When Rain Becomes the Nightmare: National Day Against Cluster Bombs!

A display of a cluster bomb at an exhibition hosted by NGOs in Beirut to educate about cluster bombs. (Elsee Haddad)

When it comes to cluster bombs, rain was again an issue; a big tent was put up in Martyr s square in downtown Beirut to host the event to avoid the pouring sky. Many NGOs, local and international, gathered to raise awareness about this indiscriminate weapon and to voice a demand for a ban on its manufacturing, distribution and usage. School children and adults toured the multiple sections of the event, an extensive photo exhibit revealing the perilous impact of these weapons in Southern Lebanon; a booth and area where specialists illustrated the stages in constructing prosthetics and artificial limbs, and where the public could also try them along with wheel chairs; a puppet show for children raising awareness amongst the children; a musical concert by handicapped children; a re-production of a contaminated zone and a display of the different types of cluster munitions coupled with demining demonstrations; an exhibit of products and crafts made by Lebanese victims of landmines. The event included signing a petition against the production, trade, stockpiling, and use of cluster munitions.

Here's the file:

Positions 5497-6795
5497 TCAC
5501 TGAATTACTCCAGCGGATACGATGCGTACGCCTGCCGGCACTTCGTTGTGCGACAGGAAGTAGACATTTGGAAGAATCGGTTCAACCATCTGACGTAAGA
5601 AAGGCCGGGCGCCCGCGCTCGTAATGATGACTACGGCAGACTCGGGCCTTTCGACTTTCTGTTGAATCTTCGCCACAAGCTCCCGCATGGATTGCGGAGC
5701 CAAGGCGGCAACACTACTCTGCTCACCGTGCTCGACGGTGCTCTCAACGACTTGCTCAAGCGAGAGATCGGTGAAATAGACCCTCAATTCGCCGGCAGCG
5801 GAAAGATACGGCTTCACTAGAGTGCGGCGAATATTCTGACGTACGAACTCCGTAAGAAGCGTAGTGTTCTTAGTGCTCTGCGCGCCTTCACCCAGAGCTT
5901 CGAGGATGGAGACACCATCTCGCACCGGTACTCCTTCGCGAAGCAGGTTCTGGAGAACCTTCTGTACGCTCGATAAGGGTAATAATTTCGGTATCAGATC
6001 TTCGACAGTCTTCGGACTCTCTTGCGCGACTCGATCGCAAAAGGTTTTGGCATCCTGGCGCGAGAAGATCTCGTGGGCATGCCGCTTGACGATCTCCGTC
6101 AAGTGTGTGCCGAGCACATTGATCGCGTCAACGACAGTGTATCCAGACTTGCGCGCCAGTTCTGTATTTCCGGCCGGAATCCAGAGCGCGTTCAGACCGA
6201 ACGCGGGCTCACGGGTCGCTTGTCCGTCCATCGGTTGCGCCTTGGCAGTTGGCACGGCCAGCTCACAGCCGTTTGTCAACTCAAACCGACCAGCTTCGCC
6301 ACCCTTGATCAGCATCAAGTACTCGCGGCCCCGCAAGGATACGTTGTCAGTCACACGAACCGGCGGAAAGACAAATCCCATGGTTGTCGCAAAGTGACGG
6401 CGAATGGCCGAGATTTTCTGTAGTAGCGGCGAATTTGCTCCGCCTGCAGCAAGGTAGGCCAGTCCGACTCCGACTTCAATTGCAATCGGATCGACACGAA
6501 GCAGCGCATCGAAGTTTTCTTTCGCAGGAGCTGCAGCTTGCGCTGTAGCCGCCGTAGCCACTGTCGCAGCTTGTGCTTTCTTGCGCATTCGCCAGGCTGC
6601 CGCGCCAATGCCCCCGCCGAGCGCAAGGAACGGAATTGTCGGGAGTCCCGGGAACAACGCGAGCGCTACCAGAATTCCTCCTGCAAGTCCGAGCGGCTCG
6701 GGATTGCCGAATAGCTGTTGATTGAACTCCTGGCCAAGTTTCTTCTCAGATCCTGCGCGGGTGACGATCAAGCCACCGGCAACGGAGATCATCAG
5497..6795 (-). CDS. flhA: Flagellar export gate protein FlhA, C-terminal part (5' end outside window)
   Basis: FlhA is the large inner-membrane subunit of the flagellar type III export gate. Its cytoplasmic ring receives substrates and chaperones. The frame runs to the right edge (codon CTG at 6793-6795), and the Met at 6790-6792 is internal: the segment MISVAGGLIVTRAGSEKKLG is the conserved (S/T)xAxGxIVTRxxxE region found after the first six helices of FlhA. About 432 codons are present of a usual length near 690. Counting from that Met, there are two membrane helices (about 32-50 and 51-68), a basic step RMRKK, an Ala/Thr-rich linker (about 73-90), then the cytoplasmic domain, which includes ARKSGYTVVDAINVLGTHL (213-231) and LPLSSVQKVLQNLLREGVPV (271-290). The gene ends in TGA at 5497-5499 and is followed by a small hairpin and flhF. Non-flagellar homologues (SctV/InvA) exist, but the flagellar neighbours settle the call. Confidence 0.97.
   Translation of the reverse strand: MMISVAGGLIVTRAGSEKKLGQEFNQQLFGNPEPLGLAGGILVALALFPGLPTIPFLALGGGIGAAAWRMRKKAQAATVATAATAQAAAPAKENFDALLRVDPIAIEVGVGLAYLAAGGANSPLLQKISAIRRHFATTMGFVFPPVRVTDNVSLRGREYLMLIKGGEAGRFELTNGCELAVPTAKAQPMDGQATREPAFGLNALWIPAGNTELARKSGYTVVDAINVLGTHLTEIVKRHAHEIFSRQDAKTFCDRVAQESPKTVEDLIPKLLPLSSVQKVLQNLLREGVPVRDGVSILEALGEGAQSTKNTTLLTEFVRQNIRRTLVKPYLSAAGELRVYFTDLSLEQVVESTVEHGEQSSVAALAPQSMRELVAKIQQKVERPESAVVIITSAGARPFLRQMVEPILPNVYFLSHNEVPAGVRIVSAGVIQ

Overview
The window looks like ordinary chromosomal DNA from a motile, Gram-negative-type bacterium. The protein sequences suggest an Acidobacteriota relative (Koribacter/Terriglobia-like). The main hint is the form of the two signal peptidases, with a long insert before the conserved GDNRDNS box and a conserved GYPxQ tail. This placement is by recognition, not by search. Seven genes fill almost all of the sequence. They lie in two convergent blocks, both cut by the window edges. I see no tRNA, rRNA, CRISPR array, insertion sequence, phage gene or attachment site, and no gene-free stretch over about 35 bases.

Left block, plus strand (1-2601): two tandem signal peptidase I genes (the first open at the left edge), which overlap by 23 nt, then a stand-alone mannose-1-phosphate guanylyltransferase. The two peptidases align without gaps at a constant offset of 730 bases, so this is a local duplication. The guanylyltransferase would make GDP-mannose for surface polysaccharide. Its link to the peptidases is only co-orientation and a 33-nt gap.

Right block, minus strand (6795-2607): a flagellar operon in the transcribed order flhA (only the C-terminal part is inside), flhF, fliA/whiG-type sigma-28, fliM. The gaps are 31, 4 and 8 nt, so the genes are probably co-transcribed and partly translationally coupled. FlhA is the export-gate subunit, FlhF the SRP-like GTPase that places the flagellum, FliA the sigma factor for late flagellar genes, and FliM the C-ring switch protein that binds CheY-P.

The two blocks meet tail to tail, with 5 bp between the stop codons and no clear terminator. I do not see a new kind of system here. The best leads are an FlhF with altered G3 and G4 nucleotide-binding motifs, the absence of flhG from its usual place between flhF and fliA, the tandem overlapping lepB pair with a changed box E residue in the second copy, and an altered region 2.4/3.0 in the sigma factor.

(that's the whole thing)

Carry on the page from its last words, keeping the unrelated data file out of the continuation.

The day was intense and very charged especially around the center of the tent where a re-production of a contaminated field was displayed. The display included a small tree branch with a cluster bomb hanging from it - a fraction of a scene reminding of more than a million unexploded munitions scattered around the south of Lebanon. A double crime according to Ms. Karine Gavand, Handicap International (HI) Project Manager for the National Day Against Cluster Munition. “They have to be banned, cluster munitions are a double crime. First during the conflict where they cover wide areas mostly civilian ones; and later after the ceasefire where they continue to kill civilians and have serious impacts not only on civilian lives but also high social and economical ones. Farmers cannot reach their fields, and they will not be able to plant the next year s harvest. The scary thing is that a lot of people in the south live from agriculture and they need to go back, even if they are aware of the danger. If they cannot eat they will go even if it means risking their lives since for some it is the only income not just for this year, but for the year to come.”

Children observe display of a cluster bomb at an exhibition hosted by NGOs in Beirut to educate about cluster bombs. (Elsee Haddad)